Under Beijing’s proposal, the Hong Kong government will have to set up new institutions to safeguard national security and also allow mainland agencies to operate in the city “when needed”, all moves widely criticised by opposition politicians as means to suppress dissent.

But Zhang Xiaoming made it clear that such agencies would abide by local laws, and fully respect Hong Kong’s independent judicial power.

“[The agency] will act according to modern principles of the rule of law,” he said.

“When national security agencies conduct investigations on the mainland, they must strictly abide by the law and are restricted by stringent principles. How can they become unrestrained in Hong Kong?”

Apart from explaining the legal scope of the new law, Zhang also sought to paint a historical context to the legislation. He said Beijing’s plan for the new law was in line with late leader Deng Xiaoping’s belief that the one country, two systems principle allowed for the central government to step in when necessary.

Citing Deng at length, Zhang said national sovereignty was at the core of Deng’s concerns, when the late leader came up with the governing policy.

“In 1987, as Deng met delegates from Hong Kong, he said while the central government would not interfere with Hong Kong’s affairs … it must take action when chaos emerged,” the official said.

Deng said Beijing must interfere when “destructive forces” emerge, Zhang added, pointing out that current President Xi Jinping had emphasised that the implementation of one country, two systems must not be “distorted”.

Zhang then went on to explain why the central government must act on Hong Kong’s lack of national security legislation, saying that from 2012, separatist acts had become more visible in Hong Kong.

“When student bodies called for ‘self-determination of the Hong Kong nation’, people said they have the academic freedom to do so,” he recalled.

“But more and more people realise that ‘Hong Kong independence’ is a political virus … Once in force, this law will be like installing antivirus software into Hong Kong, with one country, two systems running more safely, smoothly and enduringly.”

Zhang argued that Beijing’s move could be seen as a turning point for Hong Kong to end the chaos.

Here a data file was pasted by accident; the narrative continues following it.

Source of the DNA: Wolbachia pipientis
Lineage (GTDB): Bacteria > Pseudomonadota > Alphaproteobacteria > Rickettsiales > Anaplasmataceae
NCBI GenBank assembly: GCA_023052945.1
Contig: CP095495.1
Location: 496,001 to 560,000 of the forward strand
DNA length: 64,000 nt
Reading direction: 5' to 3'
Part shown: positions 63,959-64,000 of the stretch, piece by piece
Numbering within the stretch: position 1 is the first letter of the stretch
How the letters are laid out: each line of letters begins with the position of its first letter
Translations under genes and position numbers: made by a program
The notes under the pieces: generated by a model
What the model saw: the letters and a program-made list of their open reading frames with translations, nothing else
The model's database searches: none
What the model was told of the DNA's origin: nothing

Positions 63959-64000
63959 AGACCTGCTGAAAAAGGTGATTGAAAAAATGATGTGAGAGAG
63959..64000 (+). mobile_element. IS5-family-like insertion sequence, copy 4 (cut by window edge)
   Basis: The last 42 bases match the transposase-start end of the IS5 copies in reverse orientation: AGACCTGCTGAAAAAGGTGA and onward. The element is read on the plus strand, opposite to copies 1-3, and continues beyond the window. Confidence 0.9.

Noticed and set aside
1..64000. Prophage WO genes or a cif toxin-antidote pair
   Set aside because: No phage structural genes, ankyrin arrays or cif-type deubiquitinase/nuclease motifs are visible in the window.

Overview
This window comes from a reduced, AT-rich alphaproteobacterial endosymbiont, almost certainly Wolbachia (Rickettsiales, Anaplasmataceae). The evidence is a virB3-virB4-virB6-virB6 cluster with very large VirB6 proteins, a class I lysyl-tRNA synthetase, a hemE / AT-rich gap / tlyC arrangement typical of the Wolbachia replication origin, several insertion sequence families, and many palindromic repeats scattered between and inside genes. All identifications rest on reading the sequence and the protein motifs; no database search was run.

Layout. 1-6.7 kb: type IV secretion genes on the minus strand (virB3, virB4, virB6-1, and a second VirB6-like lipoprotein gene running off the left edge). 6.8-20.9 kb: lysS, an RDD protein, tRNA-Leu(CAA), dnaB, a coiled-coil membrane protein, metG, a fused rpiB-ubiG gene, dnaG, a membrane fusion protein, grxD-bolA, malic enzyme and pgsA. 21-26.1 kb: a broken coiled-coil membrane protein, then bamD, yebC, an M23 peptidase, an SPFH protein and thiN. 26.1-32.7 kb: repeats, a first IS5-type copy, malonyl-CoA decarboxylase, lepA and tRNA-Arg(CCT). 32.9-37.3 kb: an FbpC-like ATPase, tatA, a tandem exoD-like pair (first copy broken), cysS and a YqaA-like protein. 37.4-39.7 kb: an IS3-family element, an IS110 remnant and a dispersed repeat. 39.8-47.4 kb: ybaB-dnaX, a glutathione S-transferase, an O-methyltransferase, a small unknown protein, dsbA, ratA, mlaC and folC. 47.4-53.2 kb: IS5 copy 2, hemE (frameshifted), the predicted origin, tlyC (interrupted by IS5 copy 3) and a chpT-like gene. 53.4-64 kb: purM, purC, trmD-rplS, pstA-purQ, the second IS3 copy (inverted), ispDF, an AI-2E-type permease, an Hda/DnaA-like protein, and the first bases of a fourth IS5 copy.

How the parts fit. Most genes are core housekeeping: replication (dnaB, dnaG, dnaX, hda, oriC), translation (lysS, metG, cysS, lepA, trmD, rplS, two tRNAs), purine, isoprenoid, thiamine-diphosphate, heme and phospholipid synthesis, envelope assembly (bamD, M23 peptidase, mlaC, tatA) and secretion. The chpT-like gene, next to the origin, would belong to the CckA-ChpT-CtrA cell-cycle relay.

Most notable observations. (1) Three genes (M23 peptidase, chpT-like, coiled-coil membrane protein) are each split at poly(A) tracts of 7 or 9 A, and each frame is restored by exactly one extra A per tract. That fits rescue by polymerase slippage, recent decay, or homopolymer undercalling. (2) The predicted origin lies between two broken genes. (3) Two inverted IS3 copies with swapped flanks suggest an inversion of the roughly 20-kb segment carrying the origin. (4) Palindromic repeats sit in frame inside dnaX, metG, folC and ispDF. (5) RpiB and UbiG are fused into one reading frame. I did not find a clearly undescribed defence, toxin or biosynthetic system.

“This [legislation is a] decisive measure taken by the central government … to ensure the long-term and stable implementation of one country, two systems,” he said.

Zhang also directed blunt ripostes at vocal critics of the Chinese government but without naming them. He said those who suggested Hong Kong could be a “Trojan horse” to introduce changes in China or further US interests were actually “anti-communist and anti-China forces … trying to seize power in Hong Kong”.

Occupy co-founder Benny Tai Yiu-ting recently wrote in a column in Apple Daily newspaper that Hong Kong could be a “Trojan horse” to bring changes to China. Apple Daily owner Jimmy Lai Chee-ying had said in a forum that Hong Kong was fighting for the United States.

But Zhang did name one American official, as he cited how US Secretary of State Mike Pompeo had revealed that the United States once hoped that a “free and prosperous Hong Kong would provide a model for authoritarian China”. This was “utter delusion”, Zhang said.

The two top officials’ speeches were followed by a dialogue between the Basic Law Committee’s vice-chairwoman Maria Tam Wai-chu, her predecessor Elsie Leung Oi-sie, and current member Albert Chen Hung-yee.

On Zhang’s promise that mainland agencies would respect Hong Kong’s independent judicial power, Chen, a University of Hong Kong law professor, said it showed that it would be likely for national security cases to be tried in Hong Kong courts and by local judges.

“I believe the central government would clearly define what constitutes an offence, so that people will know clearly how to avoid breaching the new law,” Chen said.

In Zhang’s speech, he also pointed out the similarities between the judicial systems in Hong Kong and the mainland, saying both insisted on principles that included due process, presumption of innocence and judicial transparency.

Elsie Leung said those were important common law principles adopted by the mainland since its judicial reforms in recent years.
“When [the new law] is enacted, I believe there won’t be huge clashes due to the differences between the two legal systems,” she said.

Committee vice-chairwoman Maria Tam said Zhang made it clear the imposition of the law tailor-made for Hong Kong was aimed at safeguarding national security of a country with a population of 1.4 billion.

But speaking separately, Civic Party leader Alvin Yeung Ngok-kiu said he was disappointed that Beijing still misjudged root causes of the political turmoil in Hong Kong.

“Beijing only sees resistance as acts of secession instead of reflecting on what went wrong in the local governance,” he said.